Thursday, August 23, 2012

The Leisure Time Paradox

From the American Consumers Newsletter
by Cheryl Russell, Editorial Director, New Strategist Publications

You probably would scoff at the notion that you have more leisure time than your parents or grandparents did 40 years ago. But that's what time use studies show. Since 1965, men have gained 5.26 additional hours of leisure time per week. Women have an extra 3.56 hours compared to their counterparts in 1965. How come we don't feel more relaxed?

That question has been answered by an examination of trends in leisure time, published in Demography (August 2012). And the answer is: because the quality of our leisure time has declined. Simply put, we aren't having as much fun.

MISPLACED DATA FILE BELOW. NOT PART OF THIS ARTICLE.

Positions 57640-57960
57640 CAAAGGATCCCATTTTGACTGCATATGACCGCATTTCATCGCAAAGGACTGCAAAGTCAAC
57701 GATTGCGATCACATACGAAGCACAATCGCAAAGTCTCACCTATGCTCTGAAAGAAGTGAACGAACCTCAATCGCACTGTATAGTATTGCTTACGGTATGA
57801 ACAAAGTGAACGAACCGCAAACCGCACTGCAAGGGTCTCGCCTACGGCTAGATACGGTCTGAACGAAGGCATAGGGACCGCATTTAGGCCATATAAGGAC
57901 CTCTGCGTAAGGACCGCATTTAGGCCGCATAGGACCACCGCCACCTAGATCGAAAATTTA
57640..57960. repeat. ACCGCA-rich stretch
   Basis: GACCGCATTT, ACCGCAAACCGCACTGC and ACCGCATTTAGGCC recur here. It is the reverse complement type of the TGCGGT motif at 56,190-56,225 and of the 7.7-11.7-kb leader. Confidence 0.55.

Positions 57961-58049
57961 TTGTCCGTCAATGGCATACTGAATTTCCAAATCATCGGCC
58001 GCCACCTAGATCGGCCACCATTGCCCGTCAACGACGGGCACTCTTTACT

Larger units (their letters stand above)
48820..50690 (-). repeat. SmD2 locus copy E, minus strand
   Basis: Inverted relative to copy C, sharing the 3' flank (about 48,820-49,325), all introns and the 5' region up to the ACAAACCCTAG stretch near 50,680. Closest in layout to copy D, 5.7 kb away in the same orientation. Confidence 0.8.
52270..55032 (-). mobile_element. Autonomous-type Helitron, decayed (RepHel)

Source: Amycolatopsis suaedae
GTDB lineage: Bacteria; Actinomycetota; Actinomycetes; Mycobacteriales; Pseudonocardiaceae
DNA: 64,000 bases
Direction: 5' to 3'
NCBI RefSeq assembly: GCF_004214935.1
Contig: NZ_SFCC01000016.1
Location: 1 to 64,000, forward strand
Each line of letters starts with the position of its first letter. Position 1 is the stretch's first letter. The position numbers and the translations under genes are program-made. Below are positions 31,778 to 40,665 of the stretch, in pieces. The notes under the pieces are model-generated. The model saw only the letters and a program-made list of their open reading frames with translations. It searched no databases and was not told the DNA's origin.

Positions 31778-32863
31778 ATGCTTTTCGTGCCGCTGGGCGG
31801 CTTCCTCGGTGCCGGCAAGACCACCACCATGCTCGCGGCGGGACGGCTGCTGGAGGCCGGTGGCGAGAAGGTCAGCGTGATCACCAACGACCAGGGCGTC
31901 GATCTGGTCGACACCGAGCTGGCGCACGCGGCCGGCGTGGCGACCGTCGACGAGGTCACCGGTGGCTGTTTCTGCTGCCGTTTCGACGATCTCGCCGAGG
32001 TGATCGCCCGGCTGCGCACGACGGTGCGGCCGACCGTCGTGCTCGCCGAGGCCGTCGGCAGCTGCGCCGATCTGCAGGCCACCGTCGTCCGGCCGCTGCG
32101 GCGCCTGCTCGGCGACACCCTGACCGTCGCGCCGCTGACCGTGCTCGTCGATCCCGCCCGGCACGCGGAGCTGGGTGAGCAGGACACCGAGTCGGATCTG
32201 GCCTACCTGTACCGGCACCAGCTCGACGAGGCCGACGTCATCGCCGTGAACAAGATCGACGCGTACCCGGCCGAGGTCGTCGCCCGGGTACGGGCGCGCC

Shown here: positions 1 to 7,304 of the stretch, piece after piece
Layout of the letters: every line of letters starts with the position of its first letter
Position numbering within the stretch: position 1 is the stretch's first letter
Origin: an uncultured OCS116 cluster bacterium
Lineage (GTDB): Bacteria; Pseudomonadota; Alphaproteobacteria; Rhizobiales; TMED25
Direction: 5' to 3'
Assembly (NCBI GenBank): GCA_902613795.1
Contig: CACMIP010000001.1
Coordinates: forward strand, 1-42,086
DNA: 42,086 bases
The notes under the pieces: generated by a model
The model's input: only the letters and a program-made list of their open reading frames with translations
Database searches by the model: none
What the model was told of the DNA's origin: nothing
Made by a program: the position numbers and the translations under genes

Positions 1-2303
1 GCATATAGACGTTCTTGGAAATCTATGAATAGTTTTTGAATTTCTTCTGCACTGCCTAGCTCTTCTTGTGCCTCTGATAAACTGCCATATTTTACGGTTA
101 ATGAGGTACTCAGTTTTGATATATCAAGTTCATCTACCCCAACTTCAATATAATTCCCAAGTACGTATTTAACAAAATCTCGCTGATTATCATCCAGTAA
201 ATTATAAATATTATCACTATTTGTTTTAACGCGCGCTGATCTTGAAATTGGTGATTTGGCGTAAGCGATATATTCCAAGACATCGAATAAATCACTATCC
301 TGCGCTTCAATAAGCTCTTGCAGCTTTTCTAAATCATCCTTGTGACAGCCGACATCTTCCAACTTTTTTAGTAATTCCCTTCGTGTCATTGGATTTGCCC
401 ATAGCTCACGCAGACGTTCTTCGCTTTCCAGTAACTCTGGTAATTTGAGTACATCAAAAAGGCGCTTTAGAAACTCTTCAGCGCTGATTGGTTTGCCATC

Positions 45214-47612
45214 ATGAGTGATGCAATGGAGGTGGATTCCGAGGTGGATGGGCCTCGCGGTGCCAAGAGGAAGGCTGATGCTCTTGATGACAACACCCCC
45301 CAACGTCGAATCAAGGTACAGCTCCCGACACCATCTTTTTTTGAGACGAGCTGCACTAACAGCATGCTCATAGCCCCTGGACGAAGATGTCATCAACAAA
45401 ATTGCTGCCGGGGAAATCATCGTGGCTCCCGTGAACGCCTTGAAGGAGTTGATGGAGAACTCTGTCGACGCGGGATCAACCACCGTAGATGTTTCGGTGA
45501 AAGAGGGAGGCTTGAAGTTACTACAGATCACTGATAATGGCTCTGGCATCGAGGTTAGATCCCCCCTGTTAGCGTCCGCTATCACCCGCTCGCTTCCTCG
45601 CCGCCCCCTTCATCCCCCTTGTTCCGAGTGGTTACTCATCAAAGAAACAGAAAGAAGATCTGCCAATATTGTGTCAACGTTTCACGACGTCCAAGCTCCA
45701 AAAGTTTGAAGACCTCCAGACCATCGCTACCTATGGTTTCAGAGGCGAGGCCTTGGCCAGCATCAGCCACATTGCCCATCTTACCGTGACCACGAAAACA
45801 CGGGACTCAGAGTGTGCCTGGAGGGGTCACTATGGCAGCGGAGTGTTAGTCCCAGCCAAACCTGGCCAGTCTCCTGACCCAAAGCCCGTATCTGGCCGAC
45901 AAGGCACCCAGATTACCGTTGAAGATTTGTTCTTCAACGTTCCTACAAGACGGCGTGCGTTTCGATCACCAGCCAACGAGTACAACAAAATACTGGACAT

The analysis (by Almudena Sevilla, Jose I. Gimenez-Nadal, and Jonathan Gershuny) measures the quality of leisure time in three ways: pure leisure--or the amount of leisure time spent only in leisure activities with no accompanying non-leisure secondary activities (such as taking calls from your boss); co-present leisure (a better term might be social leisure)--or the amount of leisure time spent with a spouse or other adults but not children (who have a way of turning leisure into work); and leisure fragmentation--or the number of leisure intervals and their length.

The researchers discovered that our pure leisure time has declined, as has the time we spend in social leisure. "Despite general increases in leisure time, Americans report feeling increasingly harried now compared with 40 years ago," they note. "Our findings may help explain this paradox."

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